Q4. Would you self-translate your books, say from Slovene into English or even Italian? If yes, then what are the safeguards you would put in place, so as not to tinker with the text too much? Or would you merely translate the Slovene text as it has been written into another language? 

In the past I actually translated a few of my texts from Slovenian to Italian. They were dramatic texts for a competition held in Duino in Italy. Two times I received the second prize, so I guess the translations were not bad. Today I wouldn’t do it anymore. I love writing in Slovenian. I can think, explain, interpret best in my own language.

Q5. You seem to be fascinated by the body. Why?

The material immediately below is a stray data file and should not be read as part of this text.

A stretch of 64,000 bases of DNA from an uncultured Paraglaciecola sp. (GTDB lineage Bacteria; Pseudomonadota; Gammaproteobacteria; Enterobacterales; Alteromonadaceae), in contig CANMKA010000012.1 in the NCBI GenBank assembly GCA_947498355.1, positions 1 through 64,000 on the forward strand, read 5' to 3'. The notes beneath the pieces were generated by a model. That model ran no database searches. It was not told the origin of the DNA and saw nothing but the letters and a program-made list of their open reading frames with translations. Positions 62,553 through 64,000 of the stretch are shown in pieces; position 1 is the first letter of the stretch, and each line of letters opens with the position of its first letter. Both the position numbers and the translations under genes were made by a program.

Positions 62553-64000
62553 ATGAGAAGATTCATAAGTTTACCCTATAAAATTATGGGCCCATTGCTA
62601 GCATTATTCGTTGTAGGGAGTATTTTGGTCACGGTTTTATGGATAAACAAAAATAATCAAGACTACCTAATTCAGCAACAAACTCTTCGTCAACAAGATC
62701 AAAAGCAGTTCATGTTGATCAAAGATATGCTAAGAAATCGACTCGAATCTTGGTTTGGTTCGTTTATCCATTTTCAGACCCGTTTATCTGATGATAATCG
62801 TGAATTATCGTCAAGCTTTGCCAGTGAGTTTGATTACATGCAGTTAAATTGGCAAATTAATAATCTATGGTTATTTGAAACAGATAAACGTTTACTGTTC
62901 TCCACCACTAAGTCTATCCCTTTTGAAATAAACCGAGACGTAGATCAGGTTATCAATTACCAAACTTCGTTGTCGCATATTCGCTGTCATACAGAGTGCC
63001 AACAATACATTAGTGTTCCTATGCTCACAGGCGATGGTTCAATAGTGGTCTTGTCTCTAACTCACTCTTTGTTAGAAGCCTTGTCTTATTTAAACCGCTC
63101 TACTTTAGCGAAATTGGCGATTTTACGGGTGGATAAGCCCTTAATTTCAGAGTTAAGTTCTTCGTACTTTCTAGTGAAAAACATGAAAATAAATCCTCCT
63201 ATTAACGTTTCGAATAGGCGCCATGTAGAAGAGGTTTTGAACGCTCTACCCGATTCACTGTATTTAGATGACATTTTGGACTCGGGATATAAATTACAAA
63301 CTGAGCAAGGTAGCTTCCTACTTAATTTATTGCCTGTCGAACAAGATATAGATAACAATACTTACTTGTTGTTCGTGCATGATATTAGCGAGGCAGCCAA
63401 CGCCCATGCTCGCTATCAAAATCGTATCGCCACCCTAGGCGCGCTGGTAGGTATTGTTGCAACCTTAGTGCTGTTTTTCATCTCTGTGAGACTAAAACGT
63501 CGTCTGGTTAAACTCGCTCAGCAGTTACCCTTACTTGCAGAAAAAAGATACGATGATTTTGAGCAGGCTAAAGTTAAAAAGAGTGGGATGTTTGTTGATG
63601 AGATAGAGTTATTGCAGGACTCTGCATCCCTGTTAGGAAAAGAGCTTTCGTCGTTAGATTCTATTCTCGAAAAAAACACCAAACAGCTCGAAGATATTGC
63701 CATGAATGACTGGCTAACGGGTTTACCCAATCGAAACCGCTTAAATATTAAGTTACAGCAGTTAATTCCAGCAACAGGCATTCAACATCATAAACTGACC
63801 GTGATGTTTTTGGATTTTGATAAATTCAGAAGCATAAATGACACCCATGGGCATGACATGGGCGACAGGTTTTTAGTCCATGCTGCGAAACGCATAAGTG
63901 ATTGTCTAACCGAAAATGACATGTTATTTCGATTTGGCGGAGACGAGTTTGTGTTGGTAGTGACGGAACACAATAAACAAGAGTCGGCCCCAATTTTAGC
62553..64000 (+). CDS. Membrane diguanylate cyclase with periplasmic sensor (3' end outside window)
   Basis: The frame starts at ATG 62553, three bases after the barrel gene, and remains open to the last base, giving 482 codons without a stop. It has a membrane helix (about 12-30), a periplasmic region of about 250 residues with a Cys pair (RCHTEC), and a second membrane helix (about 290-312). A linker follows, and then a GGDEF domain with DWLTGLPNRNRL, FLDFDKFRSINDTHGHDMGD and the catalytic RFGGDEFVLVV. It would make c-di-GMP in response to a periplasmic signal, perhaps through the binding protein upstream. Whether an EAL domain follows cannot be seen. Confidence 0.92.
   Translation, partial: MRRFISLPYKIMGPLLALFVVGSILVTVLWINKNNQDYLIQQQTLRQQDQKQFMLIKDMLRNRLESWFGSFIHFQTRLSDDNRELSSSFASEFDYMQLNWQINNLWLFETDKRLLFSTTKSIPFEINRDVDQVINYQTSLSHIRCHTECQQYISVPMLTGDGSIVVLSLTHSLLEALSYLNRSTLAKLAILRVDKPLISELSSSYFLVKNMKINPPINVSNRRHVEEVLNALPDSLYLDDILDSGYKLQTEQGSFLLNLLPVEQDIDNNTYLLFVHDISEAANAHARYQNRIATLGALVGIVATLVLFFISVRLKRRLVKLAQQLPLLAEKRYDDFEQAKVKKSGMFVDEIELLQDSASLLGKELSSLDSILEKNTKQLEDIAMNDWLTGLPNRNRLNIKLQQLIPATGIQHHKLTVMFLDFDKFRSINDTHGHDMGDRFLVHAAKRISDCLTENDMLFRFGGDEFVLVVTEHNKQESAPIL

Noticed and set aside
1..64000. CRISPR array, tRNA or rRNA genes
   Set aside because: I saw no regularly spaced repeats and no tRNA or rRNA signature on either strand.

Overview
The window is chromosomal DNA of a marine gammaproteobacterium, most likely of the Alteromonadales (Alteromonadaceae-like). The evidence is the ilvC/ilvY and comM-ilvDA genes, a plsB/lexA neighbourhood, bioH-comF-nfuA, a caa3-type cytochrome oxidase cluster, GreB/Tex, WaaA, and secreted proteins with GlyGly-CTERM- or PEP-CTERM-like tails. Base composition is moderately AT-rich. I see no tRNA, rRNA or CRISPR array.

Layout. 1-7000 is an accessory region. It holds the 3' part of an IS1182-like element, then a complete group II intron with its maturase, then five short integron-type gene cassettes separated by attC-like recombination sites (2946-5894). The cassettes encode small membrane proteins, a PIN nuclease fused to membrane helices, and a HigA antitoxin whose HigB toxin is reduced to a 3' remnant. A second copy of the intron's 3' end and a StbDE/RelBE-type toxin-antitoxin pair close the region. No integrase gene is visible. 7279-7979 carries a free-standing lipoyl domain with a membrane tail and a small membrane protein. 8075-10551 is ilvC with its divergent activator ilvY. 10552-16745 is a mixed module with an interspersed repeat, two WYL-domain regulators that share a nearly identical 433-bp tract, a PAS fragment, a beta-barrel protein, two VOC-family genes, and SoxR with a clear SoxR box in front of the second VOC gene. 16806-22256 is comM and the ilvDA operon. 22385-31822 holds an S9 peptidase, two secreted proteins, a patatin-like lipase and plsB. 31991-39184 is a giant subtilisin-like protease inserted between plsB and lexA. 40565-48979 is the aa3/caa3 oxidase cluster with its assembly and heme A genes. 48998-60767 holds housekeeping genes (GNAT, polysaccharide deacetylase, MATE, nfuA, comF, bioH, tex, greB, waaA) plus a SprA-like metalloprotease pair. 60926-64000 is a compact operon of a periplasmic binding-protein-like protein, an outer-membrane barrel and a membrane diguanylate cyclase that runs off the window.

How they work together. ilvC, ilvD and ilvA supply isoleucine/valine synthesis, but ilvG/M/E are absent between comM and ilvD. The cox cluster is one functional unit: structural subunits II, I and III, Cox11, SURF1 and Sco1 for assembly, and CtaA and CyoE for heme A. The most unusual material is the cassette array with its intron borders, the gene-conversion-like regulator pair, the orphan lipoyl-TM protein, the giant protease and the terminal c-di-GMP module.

I think in western culture everyone is fascinated by the body – with this I mean of course female body. Since we are little girls, we hear and see everywhere how should a female body look like and also how it shouldn’t. This applies to films, tv-series, commercials and nowadays social networks, but it doesn’t stop there. Girls and women are confronted with comments on their bodies also in their social circles, from their classmates, coworkers and family members. The people who think they are allowed to comment on your body are often men (but not always!) and therefore also this myth of “perfect” body was made by men. I’m interested in women’s experience of their own bodies. How does it feel to be constantly aware of your own body? Because I think that women are constantly aware of their own body: how does it look, does it fit the society “standards”, what you think is wrong with it? Can your body get pregnant and can you have children? This is another thing that is very important in our society. Are you still a woman if you can’t have children? Or if you don’t want to have children? In my writing I try to turn the focus from “how should” to “how does it feel”.